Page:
This academic year will always be remembered by the 2020 graduating classes as the year their exams were cancelled. Whether A-levels or the International Baccalaureate (IB) diploma, across the world students have had to accept that their final grades have been assessed on a new kind of formula.
Many students felt hugely disappointed that they could not sit the exams that would have given them the final opportunity to demonstrate their knowledge; instead teachers had to submit grades and internal assessments.
Around the globe, universities have declared that they accept these new conditions and will acknowledge the results offered by the examination boards; however, this is unchartered territory for both examining bodies and the universities.
Nevertheless, our 18-year-olds must go through the same routine as other years, waiting anxiously for their results, hoping to get into the university or course of their choice. Verdala International School offers the IB diploma, which among other things, has the advantage that the results come out in early July.
This year, our results were representative of our inclusive school status. We can celebrate with pride those students who achieved over 36 points (out of 45), which is recognised worldwide as scores that open the doors to prominent universities.
For some schools, league tables are proudly distributed to show off their top scorers; however, I would maintain that a truly inclusive school recognises each individual’s success, not as a cohort or representative data.
When a student who started his academic journey with low self-esteem and lack of drive, with a prediction of “may just pass”, comes out with an IB diploma and a 6 (A) in their favourite subject, that is a win-win.
Equally pleasing is the student who struggled with organisation and deadlines, whose potential rose exponentially throughout their journey, who can now joyously sing and dance with a 28-point result that will enable admission to her course of choice.
IB diploma vs A-levels… is like comparing apples and oranges
Like other schools, at VIS we celebrate and salute the annual valedictorian and salutatorian, however, we are equally proud of every child’s learning journey and their personal achievements.
“Which is better” is the most frequent question asked by anyone contemplating the IB diploma vs A-levels. There is a misconception that one is harder than the other as, in many ways, it is like comparing apples and oranges. In the end, both are hard; both require O-levels (or the equivalent) to demonstrate a foundation of ability, and both have expectations of academic rigour.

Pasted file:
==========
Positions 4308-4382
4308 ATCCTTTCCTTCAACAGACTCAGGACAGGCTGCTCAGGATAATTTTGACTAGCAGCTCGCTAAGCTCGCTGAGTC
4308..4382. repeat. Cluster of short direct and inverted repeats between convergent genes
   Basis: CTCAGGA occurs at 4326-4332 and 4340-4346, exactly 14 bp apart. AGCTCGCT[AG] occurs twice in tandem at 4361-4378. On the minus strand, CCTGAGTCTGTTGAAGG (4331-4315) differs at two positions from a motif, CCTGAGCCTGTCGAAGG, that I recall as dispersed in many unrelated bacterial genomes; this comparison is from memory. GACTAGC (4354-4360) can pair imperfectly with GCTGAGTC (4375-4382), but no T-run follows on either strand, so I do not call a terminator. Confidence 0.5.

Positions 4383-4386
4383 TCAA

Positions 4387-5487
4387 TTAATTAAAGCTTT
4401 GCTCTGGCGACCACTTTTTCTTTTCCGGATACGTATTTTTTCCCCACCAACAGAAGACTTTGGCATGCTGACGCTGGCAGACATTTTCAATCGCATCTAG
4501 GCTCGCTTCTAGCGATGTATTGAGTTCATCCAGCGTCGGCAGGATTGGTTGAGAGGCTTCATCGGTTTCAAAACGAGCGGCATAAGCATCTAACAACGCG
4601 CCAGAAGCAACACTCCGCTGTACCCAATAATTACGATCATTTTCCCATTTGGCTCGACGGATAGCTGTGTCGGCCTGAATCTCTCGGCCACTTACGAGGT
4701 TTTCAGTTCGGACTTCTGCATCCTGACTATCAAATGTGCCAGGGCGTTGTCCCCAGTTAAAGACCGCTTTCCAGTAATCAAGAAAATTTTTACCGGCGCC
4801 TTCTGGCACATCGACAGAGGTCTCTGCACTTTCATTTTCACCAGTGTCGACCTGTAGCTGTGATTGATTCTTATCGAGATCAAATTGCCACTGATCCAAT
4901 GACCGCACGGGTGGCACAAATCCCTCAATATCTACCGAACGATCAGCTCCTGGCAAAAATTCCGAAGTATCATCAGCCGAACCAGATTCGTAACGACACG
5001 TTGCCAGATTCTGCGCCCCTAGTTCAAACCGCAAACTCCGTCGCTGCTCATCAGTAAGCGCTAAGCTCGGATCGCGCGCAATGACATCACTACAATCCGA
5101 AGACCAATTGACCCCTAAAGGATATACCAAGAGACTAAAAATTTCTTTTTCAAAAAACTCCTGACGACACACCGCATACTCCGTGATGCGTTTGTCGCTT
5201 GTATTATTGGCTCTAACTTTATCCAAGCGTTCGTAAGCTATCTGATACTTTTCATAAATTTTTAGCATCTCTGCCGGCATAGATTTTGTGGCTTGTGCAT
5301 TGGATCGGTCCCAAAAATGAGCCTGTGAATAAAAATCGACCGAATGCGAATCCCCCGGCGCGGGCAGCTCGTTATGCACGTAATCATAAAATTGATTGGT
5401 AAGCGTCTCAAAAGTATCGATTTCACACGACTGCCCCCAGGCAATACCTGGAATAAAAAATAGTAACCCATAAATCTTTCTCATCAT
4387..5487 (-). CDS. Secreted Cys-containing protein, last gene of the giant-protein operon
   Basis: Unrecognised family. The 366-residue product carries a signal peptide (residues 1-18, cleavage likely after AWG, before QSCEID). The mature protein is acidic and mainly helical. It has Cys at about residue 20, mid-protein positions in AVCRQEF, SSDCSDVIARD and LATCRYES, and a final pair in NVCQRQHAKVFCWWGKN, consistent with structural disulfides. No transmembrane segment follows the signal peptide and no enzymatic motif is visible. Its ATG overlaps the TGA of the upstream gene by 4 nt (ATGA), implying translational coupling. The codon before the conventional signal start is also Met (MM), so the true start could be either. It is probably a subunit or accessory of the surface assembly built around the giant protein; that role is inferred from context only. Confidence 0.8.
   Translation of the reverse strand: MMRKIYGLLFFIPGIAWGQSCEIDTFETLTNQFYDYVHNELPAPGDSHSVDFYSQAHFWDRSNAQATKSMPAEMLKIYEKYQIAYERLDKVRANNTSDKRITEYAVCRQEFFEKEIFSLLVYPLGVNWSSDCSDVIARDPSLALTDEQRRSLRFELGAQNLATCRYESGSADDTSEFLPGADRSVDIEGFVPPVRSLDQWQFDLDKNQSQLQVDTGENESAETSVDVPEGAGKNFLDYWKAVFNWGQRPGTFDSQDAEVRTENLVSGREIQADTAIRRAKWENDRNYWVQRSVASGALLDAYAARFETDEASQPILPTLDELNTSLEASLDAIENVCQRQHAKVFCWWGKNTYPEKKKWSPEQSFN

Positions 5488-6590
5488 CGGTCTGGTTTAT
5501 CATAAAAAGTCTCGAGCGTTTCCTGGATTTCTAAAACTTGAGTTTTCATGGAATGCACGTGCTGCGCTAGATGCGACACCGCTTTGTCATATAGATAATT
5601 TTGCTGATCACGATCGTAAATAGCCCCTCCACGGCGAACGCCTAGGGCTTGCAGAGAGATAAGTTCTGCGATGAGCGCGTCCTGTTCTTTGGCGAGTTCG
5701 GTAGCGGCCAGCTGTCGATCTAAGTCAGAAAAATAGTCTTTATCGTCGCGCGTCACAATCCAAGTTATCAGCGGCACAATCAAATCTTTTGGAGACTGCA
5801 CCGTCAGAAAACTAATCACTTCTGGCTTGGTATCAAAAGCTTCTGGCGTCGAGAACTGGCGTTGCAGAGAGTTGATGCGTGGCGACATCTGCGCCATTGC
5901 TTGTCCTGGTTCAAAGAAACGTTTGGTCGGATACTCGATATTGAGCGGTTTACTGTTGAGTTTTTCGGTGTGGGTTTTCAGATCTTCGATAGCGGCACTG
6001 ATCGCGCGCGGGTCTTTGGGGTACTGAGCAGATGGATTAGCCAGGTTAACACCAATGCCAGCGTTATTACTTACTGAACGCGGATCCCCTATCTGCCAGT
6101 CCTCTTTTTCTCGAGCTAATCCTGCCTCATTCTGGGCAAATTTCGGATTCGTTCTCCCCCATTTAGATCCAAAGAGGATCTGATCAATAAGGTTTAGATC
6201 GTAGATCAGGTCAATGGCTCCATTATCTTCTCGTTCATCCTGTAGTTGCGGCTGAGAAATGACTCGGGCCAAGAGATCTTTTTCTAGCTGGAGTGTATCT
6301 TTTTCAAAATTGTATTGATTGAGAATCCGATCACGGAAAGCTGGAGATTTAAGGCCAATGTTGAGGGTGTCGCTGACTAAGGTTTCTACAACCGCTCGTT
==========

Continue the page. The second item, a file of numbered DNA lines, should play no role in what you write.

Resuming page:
The IB diploma is an interconnected programme that aims to enhance the 16- to 18-year-old’s knowledge through inquiry and perspective. It fosters a student’s learning journey and the values that contribute to the adolescent’s development, such as reflection, balance, communication, and ethics.
In addition, IB students must undertake acts of community service, an aspect that makes them reflect on their local context.
A-levels, in contrast, can be seen as individual bubbles, still worthwhile on their own but not a collection of intertwined skills; you can take one, two, three or four, and work solidly in each bubble. There is no requirement to connect the dots; it is about the stepping stones towards an examination.
VIS runs the IB diploma programme precisely because it is holistic.
Subject areas do not stand alone but are interlinked through a connecting curriculum that highlights both global and local current affairs.
As our O-level students make their choices about what to do at sixth form, the most important aspect is that they are thinking about their pathway.
At VIS, we support the students in considering their options for university. They may go to Russia, the Netherlands, Singapore or the UK, among others.
But every year quite a few choose to go to the University of Malta where they are welcomed with open arms as critical thinkers and active communicators.
Indeed, our Head of School Award this year was presented to one of our Maltese students who aims to continue higher education at the University of Malta.
As an inclusive school, we are not academically selective, but we are values-selective, and while we know that the IB diploma does not suit all, it is our curriculum of choice because it requires motivation, open-mindedness and a willingness to be part of the stewardship of our planet and all its potential.
Totty Aris, head, Verdala International School, Pembroke